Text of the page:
Figure 23.5c shows a plot of the time-dependent, X-ray opacity of a specific enamel slab after demineralisation at day 0 and following remineralisation until day 20. The X-ray data showed a diffusion-dependent increase in electron density, interpreted as mineralisation.

A time-dependent uptake of mineral was observed in the presence of both CPP-ACP and β-CN(1-25)-ACP at both pH values. The calculated data from each sample was fitted to the time-dependent part of a diffusion equation of the form

$$ {R}_f={R}_{f_{\mathrm{max}}}\times \tanh (kt) $$
where ‘k’ represents the rate constant for diffusion and ‘t’ represents the elapsed time taken in days. The Pearson correlation coefficients for the non-linear curve fit confirmed that the data were consistent with a simple diffusion model for remineralisation. Figure 23.6 illustrates time-dependent plots of the calculated extent of remineralisation (Rf) for four representative sections. The data is consistent with mineral ions from CPP-ACP and β-CN(1-25)-ACP diffusing into and interacting with the enamel crystals. A recent study of the interaction of CPP-ACP with either enamel or saliva-coated enamel (Huq et al. 2018) indicates that chemical equilibrium is established within a few hours; thus, the rate-limiting step for enamel remineralisation is the rate of diffusion of ions into the subsurface enamel.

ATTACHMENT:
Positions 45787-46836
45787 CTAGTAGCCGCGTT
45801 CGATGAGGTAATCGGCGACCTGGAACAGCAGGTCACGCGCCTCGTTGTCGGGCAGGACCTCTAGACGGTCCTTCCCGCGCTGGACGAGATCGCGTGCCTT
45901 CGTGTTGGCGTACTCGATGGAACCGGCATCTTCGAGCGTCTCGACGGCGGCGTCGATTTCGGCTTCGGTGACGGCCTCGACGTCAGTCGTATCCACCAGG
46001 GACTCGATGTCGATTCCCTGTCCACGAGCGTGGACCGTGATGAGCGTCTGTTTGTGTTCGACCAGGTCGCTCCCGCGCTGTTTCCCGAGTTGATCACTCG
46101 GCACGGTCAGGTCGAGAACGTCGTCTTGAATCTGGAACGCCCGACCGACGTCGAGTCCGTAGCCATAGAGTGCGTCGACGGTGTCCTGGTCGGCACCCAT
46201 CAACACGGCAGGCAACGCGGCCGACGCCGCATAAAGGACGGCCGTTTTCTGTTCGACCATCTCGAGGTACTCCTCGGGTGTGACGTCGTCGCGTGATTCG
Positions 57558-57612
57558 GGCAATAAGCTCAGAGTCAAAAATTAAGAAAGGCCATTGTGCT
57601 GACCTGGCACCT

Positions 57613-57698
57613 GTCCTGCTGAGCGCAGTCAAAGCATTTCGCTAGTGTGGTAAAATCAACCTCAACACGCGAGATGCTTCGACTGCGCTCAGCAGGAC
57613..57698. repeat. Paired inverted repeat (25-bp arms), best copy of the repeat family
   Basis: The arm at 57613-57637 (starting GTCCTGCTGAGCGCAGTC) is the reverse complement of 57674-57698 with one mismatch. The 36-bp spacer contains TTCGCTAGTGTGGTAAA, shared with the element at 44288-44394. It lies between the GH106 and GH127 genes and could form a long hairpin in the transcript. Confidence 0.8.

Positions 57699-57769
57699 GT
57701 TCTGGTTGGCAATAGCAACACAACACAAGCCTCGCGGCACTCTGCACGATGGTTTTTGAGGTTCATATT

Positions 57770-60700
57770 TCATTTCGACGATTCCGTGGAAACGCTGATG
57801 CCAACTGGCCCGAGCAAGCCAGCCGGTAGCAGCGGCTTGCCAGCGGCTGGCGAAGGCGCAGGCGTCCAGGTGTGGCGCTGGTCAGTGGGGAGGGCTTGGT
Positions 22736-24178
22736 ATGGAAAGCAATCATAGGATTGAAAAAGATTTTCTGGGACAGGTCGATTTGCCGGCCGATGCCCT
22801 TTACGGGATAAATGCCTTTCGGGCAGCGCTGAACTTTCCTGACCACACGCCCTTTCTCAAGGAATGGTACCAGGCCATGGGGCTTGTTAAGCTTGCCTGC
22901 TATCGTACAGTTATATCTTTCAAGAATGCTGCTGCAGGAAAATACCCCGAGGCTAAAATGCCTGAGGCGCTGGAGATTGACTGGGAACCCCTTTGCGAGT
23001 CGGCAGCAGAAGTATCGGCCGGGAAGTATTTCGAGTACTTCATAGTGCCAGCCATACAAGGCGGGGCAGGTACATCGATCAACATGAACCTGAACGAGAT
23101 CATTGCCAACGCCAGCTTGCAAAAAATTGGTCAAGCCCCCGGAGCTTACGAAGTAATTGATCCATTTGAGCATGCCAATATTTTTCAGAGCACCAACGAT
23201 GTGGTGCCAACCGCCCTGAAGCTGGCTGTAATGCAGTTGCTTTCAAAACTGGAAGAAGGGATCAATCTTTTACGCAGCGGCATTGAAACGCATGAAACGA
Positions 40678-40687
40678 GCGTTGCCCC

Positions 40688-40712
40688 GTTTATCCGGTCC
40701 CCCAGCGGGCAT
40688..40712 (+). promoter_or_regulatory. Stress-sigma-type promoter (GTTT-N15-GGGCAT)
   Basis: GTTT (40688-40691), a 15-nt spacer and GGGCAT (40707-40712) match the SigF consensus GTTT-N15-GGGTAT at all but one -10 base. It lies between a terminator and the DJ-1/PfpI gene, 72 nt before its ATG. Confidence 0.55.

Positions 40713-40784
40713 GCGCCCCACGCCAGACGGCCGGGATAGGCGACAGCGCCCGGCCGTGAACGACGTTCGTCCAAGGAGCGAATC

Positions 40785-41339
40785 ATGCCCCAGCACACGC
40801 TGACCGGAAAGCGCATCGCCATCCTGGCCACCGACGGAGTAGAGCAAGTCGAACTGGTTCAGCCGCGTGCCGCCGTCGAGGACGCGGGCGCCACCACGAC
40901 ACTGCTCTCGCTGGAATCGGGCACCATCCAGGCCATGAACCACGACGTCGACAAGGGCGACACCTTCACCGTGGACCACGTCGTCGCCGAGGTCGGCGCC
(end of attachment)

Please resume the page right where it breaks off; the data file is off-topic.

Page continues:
Fig. 23.6

Plot of time-dependent remineralisation for four lesion-sections. Each data point represents the extent of remineralisation calculated by the ratio \( {R}_f=\frac{A_m-{A}_d}{A_s-{A}_d} \), where Am is the area under the ‘remineralised’ enamel curve, Ad is the area under the ‘demineralised’ enamel curve (day 0), and As is the area under the sound enamel curve. Statistically significant differences in the extent of remineralisation are observed between different samples and may be due to biological differences: the lowest Rf of 0.17 ± 0.04 (in the graph above) differs significantly from the maximum Rf of 0.28 ± 0.04 at a p = 0.025